In today's multifaceted energy world, a growing number of prosumer assets are increasing the complexity of power grids. This is even more important in an ever-changing climate that more and more generates huge storms such as the Typhoon Lekima which caused 9.3 Billion in damage (5th Costliest known Pacific typhoons) and more than 90 deaths in the Philippines, Taiwan and China earlier this year, or the recent monstrous Category 5 Hurricane Dorian in the Atlantic Ocean. The director-general of the Bahamas Ministry of Tourism and Aviation, Joy Jibrilu, details the damage left in the aftermath from Hurricane Dorian and what the Bahamas will need to move forward especially on the infrastructures. This looks too similar to what we've seen in Porto Rico two years ago which suffered severe damage from the category 5 hurricane Maria. The blackout as a result of Maria has been identified as the largest in US history and the second-largest in world history.
It seems to be that in the short-term - that the "chasm-crossing" theory by Geoffrey Moore does not fit our smart energy industry too well. In the energy industry, there is currently still a massive challenge in the way of applying Moore's model - regulation. If we take a more long-term view, however, and look to the telecommunications industry, I believe that we will begin to see an energy utility industry that is increasingly becoming more consumer-driven. Just as smart phones, the Internet, and IoT communications revolutionized the telecommunications industry business models and consumer spending behaviors, I expect a similar revolution to occur in the energy infrastructure industry with consumers driving the change. In other words, in the long-term, the Smart Grid will eventually cross the chasm with prosumers leading the charge.
Rising energy demands, fluctuating oil prices, renewable integration, aging infrastructure and changing regulatory requirements are all challenges facing the energy industry today. While multiple approaches exist for addressing these realities, one constant remains -- technology will be at the heart of the majority of solutions. Whether it's sensors and cameras monitoring utility and oil and gas assets, drones that perform high-risk inspection operations, or machine learning tools that identify energy efficiency opportunities, technology innovation is critical for the future of the industry. The shift to smart electricity grids and digital oil fields does not come without risk. The technologies proliferating in the energy industry are also endangering it -- opening up critical systems to cyberattacks.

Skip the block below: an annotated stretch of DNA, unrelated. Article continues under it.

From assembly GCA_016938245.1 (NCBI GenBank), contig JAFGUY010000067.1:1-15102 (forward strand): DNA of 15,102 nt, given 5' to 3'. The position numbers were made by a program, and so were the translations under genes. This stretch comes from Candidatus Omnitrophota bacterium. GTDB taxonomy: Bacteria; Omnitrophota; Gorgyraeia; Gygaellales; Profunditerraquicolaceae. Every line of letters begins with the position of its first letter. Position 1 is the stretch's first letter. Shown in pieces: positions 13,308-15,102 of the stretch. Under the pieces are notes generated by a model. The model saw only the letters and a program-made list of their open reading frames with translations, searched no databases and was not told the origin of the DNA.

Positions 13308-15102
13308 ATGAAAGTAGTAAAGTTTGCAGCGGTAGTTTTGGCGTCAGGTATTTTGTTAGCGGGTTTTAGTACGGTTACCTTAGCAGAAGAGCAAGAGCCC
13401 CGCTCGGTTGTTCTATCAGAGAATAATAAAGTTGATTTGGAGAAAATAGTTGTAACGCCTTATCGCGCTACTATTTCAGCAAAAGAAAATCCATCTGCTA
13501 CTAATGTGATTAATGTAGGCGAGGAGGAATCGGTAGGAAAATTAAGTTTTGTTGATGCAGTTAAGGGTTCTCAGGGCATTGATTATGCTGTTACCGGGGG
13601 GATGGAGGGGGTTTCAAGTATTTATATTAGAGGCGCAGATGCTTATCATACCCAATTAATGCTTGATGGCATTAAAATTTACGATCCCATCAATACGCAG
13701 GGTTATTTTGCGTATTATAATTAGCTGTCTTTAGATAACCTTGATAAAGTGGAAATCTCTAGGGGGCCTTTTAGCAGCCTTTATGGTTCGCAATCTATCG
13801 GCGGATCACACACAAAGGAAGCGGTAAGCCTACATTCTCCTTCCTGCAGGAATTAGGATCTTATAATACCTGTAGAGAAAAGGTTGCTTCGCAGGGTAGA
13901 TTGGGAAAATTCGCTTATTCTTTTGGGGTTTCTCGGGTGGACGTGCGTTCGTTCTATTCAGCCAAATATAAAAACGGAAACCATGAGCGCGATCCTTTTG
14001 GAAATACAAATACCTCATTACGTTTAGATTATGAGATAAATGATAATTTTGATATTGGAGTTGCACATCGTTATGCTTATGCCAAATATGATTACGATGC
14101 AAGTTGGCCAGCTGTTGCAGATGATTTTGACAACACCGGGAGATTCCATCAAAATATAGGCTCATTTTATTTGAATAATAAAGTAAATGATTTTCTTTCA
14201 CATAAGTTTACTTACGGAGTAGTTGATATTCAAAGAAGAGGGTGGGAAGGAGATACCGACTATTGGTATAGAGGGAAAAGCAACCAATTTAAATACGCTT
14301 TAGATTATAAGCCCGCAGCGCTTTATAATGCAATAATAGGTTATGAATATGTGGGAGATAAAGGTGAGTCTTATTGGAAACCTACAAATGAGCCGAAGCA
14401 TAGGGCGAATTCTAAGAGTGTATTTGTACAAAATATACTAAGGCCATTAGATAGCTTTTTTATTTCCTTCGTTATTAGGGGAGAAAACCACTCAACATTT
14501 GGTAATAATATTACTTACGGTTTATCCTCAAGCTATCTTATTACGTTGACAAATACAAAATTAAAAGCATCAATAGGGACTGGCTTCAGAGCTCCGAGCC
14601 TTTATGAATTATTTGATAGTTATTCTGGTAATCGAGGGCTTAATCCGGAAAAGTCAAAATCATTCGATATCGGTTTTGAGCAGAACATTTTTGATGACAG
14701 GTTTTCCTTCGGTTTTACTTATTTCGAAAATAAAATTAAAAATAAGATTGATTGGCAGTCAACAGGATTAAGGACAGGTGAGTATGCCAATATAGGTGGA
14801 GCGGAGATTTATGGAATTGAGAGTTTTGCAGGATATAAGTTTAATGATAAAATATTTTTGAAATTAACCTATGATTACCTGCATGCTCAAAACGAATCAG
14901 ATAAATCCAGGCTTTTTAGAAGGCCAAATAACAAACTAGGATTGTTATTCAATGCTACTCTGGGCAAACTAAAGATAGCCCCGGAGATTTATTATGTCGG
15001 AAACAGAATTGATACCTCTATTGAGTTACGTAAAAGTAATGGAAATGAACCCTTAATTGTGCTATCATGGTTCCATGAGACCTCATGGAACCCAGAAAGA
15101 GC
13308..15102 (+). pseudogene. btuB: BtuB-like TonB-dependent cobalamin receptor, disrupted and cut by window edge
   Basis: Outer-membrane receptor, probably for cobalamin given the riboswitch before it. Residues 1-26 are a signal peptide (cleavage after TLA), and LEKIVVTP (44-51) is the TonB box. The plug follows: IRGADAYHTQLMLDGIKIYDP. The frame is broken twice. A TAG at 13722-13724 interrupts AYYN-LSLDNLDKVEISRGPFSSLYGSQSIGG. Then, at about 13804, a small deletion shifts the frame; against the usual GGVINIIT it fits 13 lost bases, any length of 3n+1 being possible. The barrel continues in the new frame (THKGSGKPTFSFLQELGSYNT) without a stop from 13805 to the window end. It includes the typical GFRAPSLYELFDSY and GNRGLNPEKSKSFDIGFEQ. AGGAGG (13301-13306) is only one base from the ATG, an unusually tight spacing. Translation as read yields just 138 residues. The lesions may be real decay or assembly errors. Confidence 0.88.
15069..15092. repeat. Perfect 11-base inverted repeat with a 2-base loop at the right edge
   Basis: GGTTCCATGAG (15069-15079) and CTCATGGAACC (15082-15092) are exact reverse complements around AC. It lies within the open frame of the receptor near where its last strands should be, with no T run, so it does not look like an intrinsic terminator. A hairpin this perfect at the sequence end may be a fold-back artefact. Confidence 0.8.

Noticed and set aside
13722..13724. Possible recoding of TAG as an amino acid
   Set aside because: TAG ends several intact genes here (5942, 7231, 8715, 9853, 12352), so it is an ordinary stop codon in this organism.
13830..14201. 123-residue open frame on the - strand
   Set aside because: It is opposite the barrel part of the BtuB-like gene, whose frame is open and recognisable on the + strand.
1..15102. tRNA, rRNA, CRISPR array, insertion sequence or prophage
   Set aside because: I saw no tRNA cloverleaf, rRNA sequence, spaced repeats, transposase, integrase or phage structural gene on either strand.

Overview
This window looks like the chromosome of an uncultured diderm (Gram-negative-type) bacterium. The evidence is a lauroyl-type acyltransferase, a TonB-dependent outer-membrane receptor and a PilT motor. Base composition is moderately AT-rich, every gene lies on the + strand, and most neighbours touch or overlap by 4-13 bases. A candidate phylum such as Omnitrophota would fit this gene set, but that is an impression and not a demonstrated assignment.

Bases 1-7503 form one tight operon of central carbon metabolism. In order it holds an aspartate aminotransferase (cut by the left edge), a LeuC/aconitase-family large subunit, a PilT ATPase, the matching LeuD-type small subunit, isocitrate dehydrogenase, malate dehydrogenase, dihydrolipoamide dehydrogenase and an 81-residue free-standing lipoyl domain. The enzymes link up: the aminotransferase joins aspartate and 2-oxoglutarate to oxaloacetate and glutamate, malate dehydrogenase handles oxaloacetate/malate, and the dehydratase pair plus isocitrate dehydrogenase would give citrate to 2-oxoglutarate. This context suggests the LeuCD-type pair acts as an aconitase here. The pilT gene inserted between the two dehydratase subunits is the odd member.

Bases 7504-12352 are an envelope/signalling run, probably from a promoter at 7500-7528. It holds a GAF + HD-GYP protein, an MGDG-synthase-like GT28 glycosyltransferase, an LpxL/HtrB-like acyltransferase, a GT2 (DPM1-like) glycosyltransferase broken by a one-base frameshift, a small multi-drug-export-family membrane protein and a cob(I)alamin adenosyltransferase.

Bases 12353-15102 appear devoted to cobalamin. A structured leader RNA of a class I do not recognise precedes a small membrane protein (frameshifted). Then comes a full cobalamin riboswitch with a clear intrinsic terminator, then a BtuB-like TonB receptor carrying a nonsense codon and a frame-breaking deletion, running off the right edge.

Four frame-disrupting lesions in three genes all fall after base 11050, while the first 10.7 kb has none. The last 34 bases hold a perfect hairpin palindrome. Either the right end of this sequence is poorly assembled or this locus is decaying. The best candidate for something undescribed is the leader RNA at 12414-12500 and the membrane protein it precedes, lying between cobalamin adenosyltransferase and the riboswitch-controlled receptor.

As blockchain makes steady strides in changing the foundation of economic and social systems, the market for this versatile ledger technology is expected to be worth more than US $3 trillion by 2024. Over the last 5 years, venture capitalists have invested more than $1 billion into blockchain companies, underlining its market potential. Energy is one area where blockchain applications are gaining traction, as I previously discussed earlier in 2016. Energy consumption is expected to increase by more than 40% globally over the next 25 years, with demand in some parts of the world possibly exceeding 100% in that time. This entails an increase in competition for resources and higher costs.
In this column I have been writing about how servitization is an important trend for industrial companies and beyond and how IoT services are creating an outcomes-based economy that benefit tech suppliers and end users alike. Perhaps that's why it makes a lot of sense to extend the discussion and take a closer look at smart cities and how IoT (Internet of Things) services will play a role in helping cities prepare for a huge upcoming shift--urbanization. According to the UN (United Nations) Dept. of Economic and Social Affairs, 55% of the world's population currently lives in urban areas. By 2050, that percentage is expected to increase to 68%--that's nearly seven out of every 10 people worldwide living in an urban environment. In addition to this shift from rural to urban areas, the world's population is also going to be growing at a rapid rate.